SNP Welcome EU Enlargement Progress

18 September 2006
"Romania and Bulgaria still have a lot to do, but should be allowed to join the club"

SNP Europe Spokesman Alyn Smith MEP has today welcomed the decision by the European Commission to recommend that Romania and Bulgaria join the EU on schedule in 2007, though warned that both states still have a lot to prove. The MEP has also criticised the European Commission President for his comments that further enlargement should be halted.

Speaking from Strasbourg, Mr Smith said:

"The SNP has long been campaigning to see the EU enlarge. The EU is the world's most successful war avoidance mechanism and it gladdens my heart to see this zone of security and prosperity expand eastwards to countries which so recently were denied their independence.

"The world sat up and took notice when their neighbour, little Montenegro recently voted for independence and set its sights on EU membership.

"Bulgaria and Romania were promised EU membership, and there remain major doubts about both countries, particularly over the fight against corruption in Bulgaria and the treatment of minorities in Romania. On balance however, if they continue their reform efforts they should be allowed to join in 2007, though we should continue to keep a close eye on progress.

"On free movement of people there is a case for differing social security rules for Romania and Bulgaria, at least as a transitional measure, though in principle anyone who wants to come and work in Scotland should be allowed to do so.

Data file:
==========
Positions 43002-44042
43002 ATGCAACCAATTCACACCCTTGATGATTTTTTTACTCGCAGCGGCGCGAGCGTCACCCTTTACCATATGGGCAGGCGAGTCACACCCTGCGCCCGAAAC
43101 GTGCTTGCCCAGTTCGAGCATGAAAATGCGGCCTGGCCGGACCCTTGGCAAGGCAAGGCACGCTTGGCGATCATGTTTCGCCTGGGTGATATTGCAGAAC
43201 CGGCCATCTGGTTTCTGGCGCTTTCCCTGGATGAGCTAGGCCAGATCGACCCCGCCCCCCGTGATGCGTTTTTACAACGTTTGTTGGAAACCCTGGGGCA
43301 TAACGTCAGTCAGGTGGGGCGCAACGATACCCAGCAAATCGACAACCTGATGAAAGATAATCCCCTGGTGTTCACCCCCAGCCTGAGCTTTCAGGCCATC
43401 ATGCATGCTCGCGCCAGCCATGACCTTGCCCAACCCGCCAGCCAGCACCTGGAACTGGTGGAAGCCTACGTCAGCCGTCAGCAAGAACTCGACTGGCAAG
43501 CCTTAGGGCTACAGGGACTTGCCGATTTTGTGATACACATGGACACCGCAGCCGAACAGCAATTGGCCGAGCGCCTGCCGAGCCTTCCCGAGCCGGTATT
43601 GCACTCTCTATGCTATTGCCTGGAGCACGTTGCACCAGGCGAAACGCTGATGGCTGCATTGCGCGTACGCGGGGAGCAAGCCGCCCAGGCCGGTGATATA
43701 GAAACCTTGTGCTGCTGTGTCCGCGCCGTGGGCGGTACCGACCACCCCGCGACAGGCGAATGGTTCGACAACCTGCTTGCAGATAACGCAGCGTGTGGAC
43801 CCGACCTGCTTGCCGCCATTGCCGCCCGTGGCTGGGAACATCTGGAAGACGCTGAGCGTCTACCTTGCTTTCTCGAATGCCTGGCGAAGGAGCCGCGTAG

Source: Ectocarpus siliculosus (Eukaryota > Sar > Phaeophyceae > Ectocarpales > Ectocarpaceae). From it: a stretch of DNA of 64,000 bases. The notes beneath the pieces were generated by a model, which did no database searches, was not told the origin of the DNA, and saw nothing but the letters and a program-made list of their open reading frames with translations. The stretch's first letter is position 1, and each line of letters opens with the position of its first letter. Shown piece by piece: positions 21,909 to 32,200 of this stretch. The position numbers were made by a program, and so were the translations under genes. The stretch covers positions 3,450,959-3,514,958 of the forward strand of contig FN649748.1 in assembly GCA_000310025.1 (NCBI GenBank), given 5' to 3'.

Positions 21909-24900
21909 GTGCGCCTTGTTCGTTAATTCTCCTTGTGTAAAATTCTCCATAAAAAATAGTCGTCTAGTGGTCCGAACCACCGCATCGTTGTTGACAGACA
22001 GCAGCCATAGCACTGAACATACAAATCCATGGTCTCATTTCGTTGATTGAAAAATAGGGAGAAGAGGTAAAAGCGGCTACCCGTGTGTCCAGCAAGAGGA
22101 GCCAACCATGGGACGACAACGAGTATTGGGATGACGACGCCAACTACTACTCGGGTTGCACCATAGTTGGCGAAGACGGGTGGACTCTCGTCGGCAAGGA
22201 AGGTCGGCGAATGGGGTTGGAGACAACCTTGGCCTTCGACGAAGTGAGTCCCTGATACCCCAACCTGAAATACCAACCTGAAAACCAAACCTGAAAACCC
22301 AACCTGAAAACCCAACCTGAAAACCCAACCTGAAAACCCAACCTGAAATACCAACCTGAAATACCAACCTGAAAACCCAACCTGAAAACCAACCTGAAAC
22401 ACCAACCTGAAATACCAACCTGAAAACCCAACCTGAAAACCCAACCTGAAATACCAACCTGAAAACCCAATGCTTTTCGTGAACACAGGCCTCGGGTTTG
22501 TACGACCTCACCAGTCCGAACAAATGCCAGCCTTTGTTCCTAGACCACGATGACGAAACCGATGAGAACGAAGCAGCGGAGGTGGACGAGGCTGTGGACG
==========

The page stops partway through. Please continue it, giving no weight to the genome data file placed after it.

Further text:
"We have seen thousands of Poles, Latvians and others coming to Scotland to live, work, pay taxes and contribute to our national life. Like Scots Italians, Scots Asians and others before them we are seeing more and more new Scots coming to our country and enriching our society and this process must continue.

"The EU is not perfect, but what some anti-Europeans lose sight of is that the more members we bring in the more urgent real reform becomes. The EU badly needs to consider what it is actually for, and we need to redesign an EU for the 21st century. As the SNP prepares for government in 2007 we are actively talking to other European states about their vision for the new EU and how to create an EU that works for Scotland and for all 27, and future, member states.

"New member states like Poland and the Czech Republic are already joining pro reform voices in Sweden, Finland, Ireland and others to argue for real reform of the EU, not the hardwiring of the status quo represented by the EU draft constitution. Scotland has a lot to contribute to that debate, it is unfortunate that as part of the UK we have no real voice. I have recently been to non-EU members Norway and Iceland and there is no question that they would join a reformed EU tomorrow.

"This enthusiasm for reform in some quarters makes the navel gazing comments yesterday from the French Prime Minister Dominique de Villepin and the Commission President that the EU must complete internal reforms before allowing new members all the more depressing. The EU constitution is not the enlargement solution.

"Right now, we in Scotland have seen the absurdity of some areas of policy like the Common Fisheries Policy caving in under the weight of their own contradictions creating a bad result for fish, fishermen, fishing communities and the credibility of the EU itself. There are plenty more areas where we must find new ways of doing things.

"The EU is about more than money-in and money-out, and real reform will focus the EU on areas where it actually adds value, like the single market, the environment, consumer protection or the fight against cross border crime and terrorism.

"I believe that Romania and Bulgaria can contribute to that debate, and that their citizens can contribute to Scotland. We look forward to their accession and look forward to many more."